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SonicNet and Addicted To Noise were, for a time, the best music sites. Period.

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The original Addicted To Noise logo, on its side. Concept/design by Frank Kozik.




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peruse archival

the drama you've been craving


by Michael Goldberg


Monday November 5, 2001


The End Of An Era


MTV pulls the plug on SonicNet


 
The end came quietly. You might have missed it. In fact, even if you saw the six-paragraph news story on page C6 of the October 30 New York Times business section headlined "MTV Networks to Lay Off About 450," you wouldn't necessarily have understood that this was the end of a dream, a dream that became a nightmare. There was no mention of SonicNet in that story.

Seven years ago, on the East and West coasts, two startups came to life. One was my online magazine, Addicted To Noise. The other was a BBS called SonicNet. I can't speak for those there at SonicNet's birth, but I can tell you that with Addicted To Noise, I had hoped to create the best music magazine in the world, and I imagined it becoming a huge global site: music fans from all over the world would get the best music news, reviews, and features. And, as time went on and technology advanced, they'd get video and streaming audio, radio programming and things unimagined.

In 1997, SonicNet and Addicted To Noise merged. To face the growing competition in the online music space and to survive (keeping an online magazine alive with no outside funding was not easy for a former freelance music journalist), I felt that combining forces with SonicNet made sense. I liked the SonicNet site, and more important, I liked SonicNet president Nicholas Butterworth and the other folks then at the company, including the great designer Ofer Cohen and the tech guru John Rockwell. As I got to know others at SonicNet I was impressed by their spirit, spunk and intelligence.

At Addicted To Noise I had brought together a rather amazing group of writers and producers. Brick Thornton's understanding of how to handle multimedia seemed to grow by leaps and bounds; Gil Kaufman was fearless in his pursuit of music news, while Chris Nelson's reviews, news and features just kept getting better. Our head of advertising, David Hyman, was a true wizard at bringing in such major clients as Levi's and The Gap. There were many others, including Jon Luini from ATN's early years (he left shortly after the merger). I don't mean to leave people out, but I don't want to fill this column with names either. A lot of people did a lot of great work at Addicted To Noise.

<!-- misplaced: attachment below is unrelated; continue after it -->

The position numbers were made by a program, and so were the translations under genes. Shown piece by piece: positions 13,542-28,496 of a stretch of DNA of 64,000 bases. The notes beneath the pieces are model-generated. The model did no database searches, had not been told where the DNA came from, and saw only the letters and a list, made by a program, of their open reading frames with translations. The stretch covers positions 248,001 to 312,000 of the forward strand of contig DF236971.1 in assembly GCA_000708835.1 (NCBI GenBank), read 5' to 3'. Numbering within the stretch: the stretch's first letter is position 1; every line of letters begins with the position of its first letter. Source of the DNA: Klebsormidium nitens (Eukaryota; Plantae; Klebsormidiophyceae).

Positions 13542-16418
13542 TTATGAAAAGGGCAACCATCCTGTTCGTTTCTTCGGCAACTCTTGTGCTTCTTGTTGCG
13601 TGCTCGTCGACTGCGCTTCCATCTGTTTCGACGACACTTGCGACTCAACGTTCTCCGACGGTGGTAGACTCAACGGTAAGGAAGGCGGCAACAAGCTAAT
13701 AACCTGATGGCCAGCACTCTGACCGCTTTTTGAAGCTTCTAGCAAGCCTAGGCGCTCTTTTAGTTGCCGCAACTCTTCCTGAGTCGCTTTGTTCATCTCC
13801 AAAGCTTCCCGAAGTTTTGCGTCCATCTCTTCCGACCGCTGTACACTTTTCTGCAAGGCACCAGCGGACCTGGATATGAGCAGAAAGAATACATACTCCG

Of course I am biased, but SonicNet and Addicted To Noise were, for a time, the best music sites. Period. We won Yahoo! and Webby awards year after year. Between '98 and mid-'99 SonicNet's music news was simply better than any of the competition. In 2001 our yearlong investigation of Woodstock '99 won a Scripps Howard award for best online journalism.

But it wasn't about awards, though we dug it when we won them. While Nicholas had to worry about the bottom line, most of us lived in a brave new world where we were breaking new ground constantly, on a quest to make our sites better, to make the online experience of music and music-related editorial and other "content" as good as it could be.

Along the way we were bought by TCI, and became part of a company called TCI Music. We spent millions and millions of TCI dollars pushing the envelope. From what I know of how the money was spent, we got the most bang we could for our dollars.

As we attracted millions of music fans to our sites, we felt our dream was becoming reality. SonicNet (we decided along the way to bring the strongest parts of ATN into SonicNet, including news and album reviews) was the standard — the sites offered by the old-line music media (MTV, Rolling Stone) paled beside ours.

Then, in the summer of 1999, TCI Music and MTV Networks struck a deal; SonicNet was sold to MTV, and would become the high-profile "pure dot-com play," as someone once put it, that would allow for a huge IPO that would make Viacom's Sumner Redstone and others even richer than they already were.

When that deal was consummated, anyone not living in fantasyland (I was in some optimistic haze for a while) knew that it was just a matter of time before all the promise of SonicNet and Addicted To Noise was killed. The rulers of the MTV kingdom were going, ultimately, to remake SonicNet in their own image, which is to say that in time they would make it as mediocre as their VH1 and MTV properties.

On April 14, 2000, the stock market crashed. MTV's IPO plans went up in smoke that day. It took another year and a half for the powers that be at Viacom to extinguish SonicNet. A year ago, 25% of the MTVi staff were fired. The West Coast SonicNet office (the office that Hyman and I found, the office that I had built out in a way that I felt would foster creativity), where I ran editorial from May 1997 until June 2000, is being closed, most of the staff let go. I hear that SonicNet's great album reviews section, edited by Billy Altman, is dead; Radio SonicNet is history. (The once great SonicNet Music News of the World died over a year ago.)

Those 450 MTV job cuts are a response to "the new economic times," MTV Networks chief executive Tom Freston (who isn't losing his job) told the New York Times.

I feel badly for all the folks I know and worked with who lost their jobs last week. In time, they'll land on their feet.

The dream some of us held for a thriving commercial music site is now officially dead. In my mind I hold an image of SonicNet circa 1998, when we were all at the top of our game — that image is dear to me. It is proof that when talented, creative and smart people are focused on the right things, the sky really is the limit.





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